The headpieces greatly resemble those of Zanavykia, kerchiefs with or without front pieces, galloons, netted caps with front pieces. The beaded headbands are apparantly not found in Kapsai. Here is an image of a somewhat different type of karuna found in Kapsai.

This is a headress called pakalke, similar to the karuna, but without points and higher.

A linen kerchief with woven ornament and attached frontpiece.

Necklaces of amber, coral or glass beads complete the costume.

Thank you for reading, i hope you have found this interesting and possibly inspiring.

Jurkuviene treats this costume together with the one from Zanavykia in her article.on Suvalkija.

Feel free to contact me with requests for research. I hope to eventually cover all of Europe and the Former Russian Empire/Soviet Union. I also gratefully accept tips on source materials which i may not have. I also accept commissions to research/design, sew, and/or embroider costumes or other items for groups or individuals

Roman K.

Source Material:
AntanaTamošaitis and Anastazija Tamošaitienė, 'Lithuanian National Costume', Toronto, 1979
Vida Kulikauskienė et al, 'Lithuanian National Costume', Vilnius, 1994,
Kati Reeder Meek, 'Reflections from a Flaxen Past, For Love of LIthuanian Weaving', Alpena, Michigan, 2000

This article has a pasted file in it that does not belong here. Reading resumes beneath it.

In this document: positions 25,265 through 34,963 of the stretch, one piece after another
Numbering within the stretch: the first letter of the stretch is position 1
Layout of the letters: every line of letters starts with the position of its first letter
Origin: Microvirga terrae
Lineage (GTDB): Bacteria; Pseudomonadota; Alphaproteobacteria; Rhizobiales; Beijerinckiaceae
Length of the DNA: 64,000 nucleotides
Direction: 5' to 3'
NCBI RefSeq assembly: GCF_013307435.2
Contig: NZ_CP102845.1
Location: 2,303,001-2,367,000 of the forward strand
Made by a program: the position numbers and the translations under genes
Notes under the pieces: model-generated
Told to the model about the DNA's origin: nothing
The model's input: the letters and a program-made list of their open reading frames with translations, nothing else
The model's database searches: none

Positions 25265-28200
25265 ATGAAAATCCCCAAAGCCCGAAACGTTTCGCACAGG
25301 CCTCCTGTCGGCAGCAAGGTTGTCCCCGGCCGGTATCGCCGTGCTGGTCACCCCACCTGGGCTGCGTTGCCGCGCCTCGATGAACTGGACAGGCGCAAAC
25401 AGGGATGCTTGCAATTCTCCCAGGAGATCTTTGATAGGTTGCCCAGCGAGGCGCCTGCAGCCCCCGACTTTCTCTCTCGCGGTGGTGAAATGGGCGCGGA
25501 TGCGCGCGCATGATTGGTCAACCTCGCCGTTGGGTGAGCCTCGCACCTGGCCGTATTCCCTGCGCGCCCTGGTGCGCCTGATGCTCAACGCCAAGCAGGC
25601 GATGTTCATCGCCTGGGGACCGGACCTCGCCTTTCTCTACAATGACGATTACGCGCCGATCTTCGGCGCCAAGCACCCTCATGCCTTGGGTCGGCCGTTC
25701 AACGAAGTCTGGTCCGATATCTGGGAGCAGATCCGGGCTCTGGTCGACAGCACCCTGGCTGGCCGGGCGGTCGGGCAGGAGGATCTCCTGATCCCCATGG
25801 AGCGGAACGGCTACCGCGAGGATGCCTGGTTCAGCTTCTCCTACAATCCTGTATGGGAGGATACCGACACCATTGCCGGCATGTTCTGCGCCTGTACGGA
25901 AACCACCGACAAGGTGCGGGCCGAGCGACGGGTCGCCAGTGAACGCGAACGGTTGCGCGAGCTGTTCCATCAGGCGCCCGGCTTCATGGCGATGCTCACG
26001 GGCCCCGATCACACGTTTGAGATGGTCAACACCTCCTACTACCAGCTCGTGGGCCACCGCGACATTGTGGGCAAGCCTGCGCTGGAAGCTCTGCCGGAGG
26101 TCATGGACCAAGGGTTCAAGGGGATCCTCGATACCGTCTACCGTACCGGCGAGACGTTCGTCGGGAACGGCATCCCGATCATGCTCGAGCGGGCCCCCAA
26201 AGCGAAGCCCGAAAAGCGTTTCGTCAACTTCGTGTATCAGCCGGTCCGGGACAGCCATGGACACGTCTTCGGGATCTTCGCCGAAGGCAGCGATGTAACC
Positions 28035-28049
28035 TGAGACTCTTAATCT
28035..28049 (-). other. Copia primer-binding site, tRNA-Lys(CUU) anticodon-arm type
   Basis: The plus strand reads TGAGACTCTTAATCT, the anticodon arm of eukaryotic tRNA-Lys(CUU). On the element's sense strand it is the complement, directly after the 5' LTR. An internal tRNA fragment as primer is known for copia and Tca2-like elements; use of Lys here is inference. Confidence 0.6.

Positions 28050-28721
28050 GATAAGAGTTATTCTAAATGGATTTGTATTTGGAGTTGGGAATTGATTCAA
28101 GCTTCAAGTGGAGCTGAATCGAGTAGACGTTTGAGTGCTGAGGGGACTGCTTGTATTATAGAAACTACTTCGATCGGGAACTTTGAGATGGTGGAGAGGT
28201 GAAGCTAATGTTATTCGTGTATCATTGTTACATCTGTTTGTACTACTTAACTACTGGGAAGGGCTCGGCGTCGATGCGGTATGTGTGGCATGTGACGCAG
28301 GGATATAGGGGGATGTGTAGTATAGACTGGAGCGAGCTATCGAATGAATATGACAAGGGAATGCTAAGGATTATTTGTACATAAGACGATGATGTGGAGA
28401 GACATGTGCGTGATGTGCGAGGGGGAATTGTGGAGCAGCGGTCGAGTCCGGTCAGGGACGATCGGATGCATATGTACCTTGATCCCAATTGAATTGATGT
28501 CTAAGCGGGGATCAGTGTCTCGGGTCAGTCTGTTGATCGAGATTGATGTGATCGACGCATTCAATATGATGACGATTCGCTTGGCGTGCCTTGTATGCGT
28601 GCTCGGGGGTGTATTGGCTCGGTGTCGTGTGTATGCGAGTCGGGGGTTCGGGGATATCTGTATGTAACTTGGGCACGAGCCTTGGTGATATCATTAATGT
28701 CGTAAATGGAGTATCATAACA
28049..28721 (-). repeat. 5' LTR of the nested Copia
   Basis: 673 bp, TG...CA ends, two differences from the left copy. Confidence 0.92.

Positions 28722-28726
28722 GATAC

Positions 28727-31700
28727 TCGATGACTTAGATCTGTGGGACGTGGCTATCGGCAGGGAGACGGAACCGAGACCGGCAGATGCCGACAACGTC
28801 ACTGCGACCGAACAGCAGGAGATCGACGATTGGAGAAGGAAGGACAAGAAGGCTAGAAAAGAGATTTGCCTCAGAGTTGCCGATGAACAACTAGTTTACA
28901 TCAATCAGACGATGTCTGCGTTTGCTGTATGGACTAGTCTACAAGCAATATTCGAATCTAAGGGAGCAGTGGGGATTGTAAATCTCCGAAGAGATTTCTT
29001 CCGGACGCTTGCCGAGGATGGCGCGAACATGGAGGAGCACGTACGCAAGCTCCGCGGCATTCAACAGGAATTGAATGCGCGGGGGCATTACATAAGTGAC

Teresė Jurkiuvenė, 'Lithuanian National Costume', Vilnius, 2006
Mikalina Glemžaitė, 'Lietuvių Tautiniai Drabužiai', [Lithuanian National Clothing] Vilnius, 1955
Stasė Bernotienė, 'Lietuvių Liaudies Moterų Drabužiai XVIII a XX pr.' [Lithuanian Women's Folk Clothing from the XVIII to the XX cent], Vilnius, 1974,
Stasė Bernotienė, 'Lietuvių Valstiecių Išeiginės Prijuostės XIX a. - XX a. pradžia' [Lithuanian Aprons of the 19th and 20th cent], Vilnius, 2007
J. Grigienė et al, 'Lietuvių Liaudies Menas - Drabužiai' [Lithuanian Folk Art - Clothing], Vilnius, 1974
Elena Matulionienė, 'Klaipėdos Krašto Tautiniai Drabužiai' [Folk Clothing of the Klaipeda Region], Klaipeda, 2005
V. Palaimas, artist, set of postcards, 'Lithuanian Folk Costume', 1961
R. Paknys, photographer, set of postcards, 'Lietuvių Tautiniai Drabužiai', 1991
Tatyana Razina et al, 'Folk Art in the Soviet Union', Leningrad, 1990
Irma šidiškienė, 'Buti LIetuve', Vilnius, 2004


  1. Hi Roman,

    Very exciting to find your blog. Thank you for all the information and photographs - your research is really helping me differentiate the folk costumes of Lithuania by region.

    I was taught that Lithuania is divided into 5 regions; Suvalkija is the name of the region that encompasses Zanavykia and Kapsai as sub regions. I havent seen this mentioned in your blog so far and - the map at the top of the post is organized differently.

    Anyways, thank you again for the rich information.

  2. Hello and thank you,

    Yes, I believe I mentioned that in the first of my articles on Lithuania. Some sources describe Zanavykia and Kapsai as sub-regions of Suvalkija, named after the city of Suwalkia which is now in Poland. These same sources also often do not recognize the region of Vilnius. The region of Dzukija especially is differently drawn on different maps. I admit that I have a preference for more regions over fewer. It also depends on which criteria you use, historical provinces, dialects, etc. Folk costumes, as a rule, are very local. Thank you for your kind words.